The US Navy allegedly spied on a member of Trump's legal team while hunting for leaks in a Navy SEAL's war crimes trial
- US Navy prosecutors in the high-profile war crimes trial of Navy SEAL Edward Gallagher allegedly attempted to spy on members of the defense team, as well as one member of the media.
- Among the defense lawyers who received suspicious emails with embedded tracking software was Marc Mukasey, a relatively new addition to the team who currently also serves as a member of President Donald Trump's legal team.
- The president has taken an interest in the Gallagher case, and there are rumors that he may pardon the Navy SEAL for his alleged crimes, which include stabbing a captured militant teenager to death in Iraq, as well as shooting civilians.
- Mukasey stressed to Business Insider that he has never talked with the president about the Navy's alleged spying activities or any other aspect of the Gallagher trial.
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The US Navy spied on a member of President Donald Trump's legal team while trying to hunt down leaks in the war crimes trial of Navy SEAL Edward Gallagher, according to his defense lawyers.
Special Operations Chief Gallagher was expected to stand trial next Tuesday for murdering a captured militant teenager, and other allegations, during a deployment to Iraq in 2017, but his trial has been delayed, according to Military Times, due to troubling accusations that the prosecution spied on the defense and a member of the media using emails with embedded tracking software.Read more: Lawyers for Navy SEAL accused of war crimes say military prosecutors spied on their emails
One member of Gallagher's defense team who received one of the suspicious emails was Marc Mukasey, who is currently also serving as a member of the president's legal team, according to Gallagher's lead defense attorney Timothy Parlatore.
Parlatore told Business Insider that not only did the prosecution send out emails with tracking software able to retrieve IP addresses and other metadata, Naval Criminal Investigative Service (NCIS) intelligence also conducted a sweeping background investigation on members of the defense and a journalist, even going so far as to dig up speeding tickets.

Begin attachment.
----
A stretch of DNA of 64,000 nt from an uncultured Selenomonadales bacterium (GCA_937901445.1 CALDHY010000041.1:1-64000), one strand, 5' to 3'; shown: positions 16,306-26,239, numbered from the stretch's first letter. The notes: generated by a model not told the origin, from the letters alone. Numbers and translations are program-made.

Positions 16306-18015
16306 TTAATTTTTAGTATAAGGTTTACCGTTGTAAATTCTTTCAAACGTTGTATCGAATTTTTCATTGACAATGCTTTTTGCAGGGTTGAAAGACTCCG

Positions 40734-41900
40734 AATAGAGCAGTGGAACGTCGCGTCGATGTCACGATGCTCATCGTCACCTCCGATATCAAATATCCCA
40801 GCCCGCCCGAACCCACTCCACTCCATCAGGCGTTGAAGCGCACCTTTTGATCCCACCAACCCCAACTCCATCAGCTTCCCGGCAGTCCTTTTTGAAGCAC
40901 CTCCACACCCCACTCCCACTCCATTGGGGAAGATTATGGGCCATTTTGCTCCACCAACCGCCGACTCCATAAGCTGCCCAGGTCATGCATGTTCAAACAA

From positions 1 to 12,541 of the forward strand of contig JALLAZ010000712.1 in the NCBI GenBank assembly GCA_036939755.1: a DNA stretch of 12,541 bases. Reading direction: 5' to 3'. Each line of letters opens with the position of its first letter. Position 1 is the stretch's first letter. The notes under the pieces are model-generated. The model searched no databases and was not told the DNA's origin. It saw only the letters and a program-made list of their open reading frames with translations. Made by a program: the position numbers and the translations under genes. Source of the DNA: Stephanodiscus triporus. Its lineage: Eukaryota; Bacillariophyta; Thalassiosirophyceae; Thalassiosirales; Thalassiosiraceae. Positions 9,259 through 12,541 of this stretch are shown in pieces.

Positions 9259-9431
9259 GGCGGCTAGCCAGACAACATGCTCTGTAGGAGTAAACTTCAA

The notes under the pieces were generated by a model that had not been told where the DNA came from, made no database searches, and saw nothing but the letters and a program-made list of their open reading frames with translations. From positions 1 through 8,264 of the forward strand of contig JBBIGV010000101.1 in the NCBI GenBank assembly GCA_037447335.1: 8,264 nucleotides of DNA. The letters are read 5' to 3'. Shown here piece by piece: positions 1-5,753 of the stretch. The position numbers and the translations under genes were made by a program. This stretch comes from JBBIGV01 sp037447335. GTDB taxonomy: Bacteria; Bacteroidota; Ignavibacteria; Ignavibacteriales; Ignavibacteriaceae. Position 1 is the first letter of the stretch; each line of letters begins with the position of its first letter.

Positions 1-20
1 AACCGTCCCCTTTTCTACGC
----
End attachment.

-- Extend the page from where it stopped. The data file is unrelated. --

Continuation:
While the actions allegedly taken by the prosecution normally require a court order, NCIS, according to the defense, did not have authorization to pursue its investigation into leaks in this manner.
Mukasey told Task & Purpose that he joined the Navy SEAL's defense team about a month ago, but he made his first court appearance as a member of this team Wednesday. His involvement in the Gallagher case and his connection to the president is noteworthy, as it means that he represents a client who has the ability to affect the outcome of the military trial, a highly unusual situation.President Trump, who also serves as the commander-in-chief of the armed forces, inserted himself into the Gallagher case for the first time back in March, when he tweeted that Gallagher was to be moved out of San Diego's Naval Consolidated Brig Miramar to less restrictive confinement.
"I have never talked to the president about the Eddie Gallagher trial," Mukasey told BI in a Thursday phone call, and declined to answer any other question about the Navy SEAL's case.
Last week, The New York Times reported that the Trump administration had made an expedited request for the paperwork to make a Memorial Day weekend pardon of Gallagher possible. A number of retired US generals, veterans, and even former military lawyers have argued that pardoning accused and convicted war criminals risks toppling the military's good order and disclipline.
At Wednesday's court hearing, the lead defense attorney drove home the point that Mukasey hasn't talked to Trump about the case. "Marc Mukasey has not talked to the president about this," Parlatore explained to Military Times. "That's not what he's doing here, and if the president chooses to act, it will be on his own."